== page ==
Tech Tutor Mark uncovers the best and most useful tech sites, resources and tips for everyone from the home user to the educator. Some of these tips are WOW inducing; others life changing. The majority are just plain cool, but all are extremely useful for anyone who uses technology and wants to learn more.
Our school district just purchased 625 iPads with Title 1 grant money for some of our elementary schools. In one week, I have registered and synced the first 120 of those iPads using multiple BretfordPowerSync Carts for iPad. So far, the process has taken just over eight hours, with many more hours of setup ahead. While I was away at a tech conference, Apple released a new application for Mac OS X Lion which could vastly simplify the whole process for us. Here is a video by Randy Saeks from the TechRecess blog which does a great job of introducing Apple Configurator, which sounds like it may be exactly what people in my position have been looking for...and at least for us, it came just in time. First look at Apple Configurator from Randy Saeks on Vimeo.
Keyboard Shortcuts: It All Depends on Context (A Deeper Dive) It's true. I can write a full in-depth article on just about anything technology-related. Even something as seemingly straightforward as keyboard shortcuts. Who knew how complex this topic could be. You might have wondered why a shortcut like Ctrl+D does one thing in one app or extension, while the same shortcut does something completely different in another. Hopefully, I can shed some light on a bit of the keyboard shortcuts confusion. Here are some things to consider: 1. The keyboard shortcut Ctrl+D in Google Slides or PowerPoint, for example. If you're in Google Slides and you select a graphic object, you can press Ctrl+D and it will duplicate the object. This should work the same way for everyone. However, if you are not selecting an object in a slide, but are just in Filmstrip mode instead, pressing Ctrl+D will duplicate the slide. And, if you are not in Google Slides but on a random website, pressing Ct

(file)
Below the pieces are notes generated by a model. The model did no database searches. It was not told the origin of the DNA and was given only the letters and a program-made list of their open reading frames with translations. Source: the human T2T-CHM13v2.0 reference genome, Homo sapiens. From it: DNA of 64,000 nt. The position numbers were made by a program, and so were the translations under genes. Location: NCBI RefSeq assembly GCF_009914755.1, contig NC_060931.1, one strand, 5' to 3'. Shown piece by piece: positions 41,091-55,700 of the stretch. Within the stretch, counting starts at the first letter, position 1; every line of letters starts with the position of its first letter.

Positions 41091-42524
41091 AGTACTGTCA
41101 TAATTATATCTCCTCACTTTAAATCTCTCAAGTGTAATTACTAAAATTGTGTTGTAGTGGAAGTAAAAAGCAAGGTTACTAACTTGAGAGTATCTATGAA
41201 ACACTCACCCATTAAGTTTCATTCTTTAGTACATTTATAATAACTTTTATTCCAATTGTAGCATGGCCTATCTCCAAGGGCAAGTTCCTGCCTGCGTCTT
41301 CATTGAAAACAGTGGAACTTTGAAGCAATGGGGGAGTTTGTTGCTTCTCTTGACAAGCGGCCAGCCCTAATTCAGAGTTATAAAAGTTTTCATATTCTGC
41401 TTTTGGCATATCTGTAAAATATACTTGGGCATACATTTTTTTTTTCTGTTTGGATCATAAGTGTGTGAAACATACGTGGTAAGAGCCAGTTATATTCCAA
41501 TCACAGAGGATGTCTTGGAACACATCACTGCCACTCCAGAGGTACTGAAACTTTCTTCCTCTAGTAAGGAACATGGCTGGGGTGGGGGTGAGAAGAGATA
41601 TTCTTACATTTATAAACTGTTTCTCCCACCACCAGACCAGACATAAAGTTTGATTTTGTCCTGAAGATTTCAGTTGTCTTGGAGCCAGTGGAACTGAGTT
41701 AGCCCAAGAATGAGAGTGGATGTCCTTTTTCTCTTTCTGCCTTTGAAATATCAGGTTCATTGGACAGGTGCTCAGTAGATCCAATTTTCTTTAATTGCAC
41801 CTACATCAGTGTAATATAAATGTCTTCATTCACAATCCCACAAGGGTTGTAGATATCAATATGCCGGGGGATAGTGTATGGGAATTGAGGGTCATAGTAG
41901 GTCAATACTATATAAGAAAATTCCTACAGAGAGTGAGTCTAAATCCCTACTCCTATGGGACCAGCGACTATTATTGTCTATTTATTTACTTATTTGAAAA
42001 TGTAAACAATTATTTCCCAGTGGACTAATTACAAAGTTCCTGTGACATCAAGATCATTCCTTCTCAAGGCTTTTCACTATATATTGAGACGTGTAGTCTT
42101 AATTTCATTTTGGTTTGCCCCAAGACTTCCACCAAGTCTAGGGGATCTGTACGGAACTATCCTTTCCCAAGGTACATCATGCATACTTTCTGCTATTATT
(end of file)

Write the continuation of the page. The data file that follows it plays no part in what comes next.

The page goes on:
Yes, the iPad and iPhone can speak to students. The accessibility feature called VoiceOver can be activated and used by students with reading accommodations. The presentation below shows you how to use VoiceOver and gives several useful tips.
Published in March 2016, this is one of my favorite posts from our Port Huron Schools EdTech Weebly blog . What is a Doctopus, you ask? And for that matter, what is a Goobric? I'm so glad you asked. I took a lengthy look at both tools and put together this step-by-step guide/article that I hope will help teachers tie together three great Google student assessment and management tools: Google Classroom, Goobric (a Google online rubric) and student assignment submissions (linked through Doctopus) all in one place. Here is the article: ift.tt/1QVW54z http:// fb.me/7DQ2ITOYU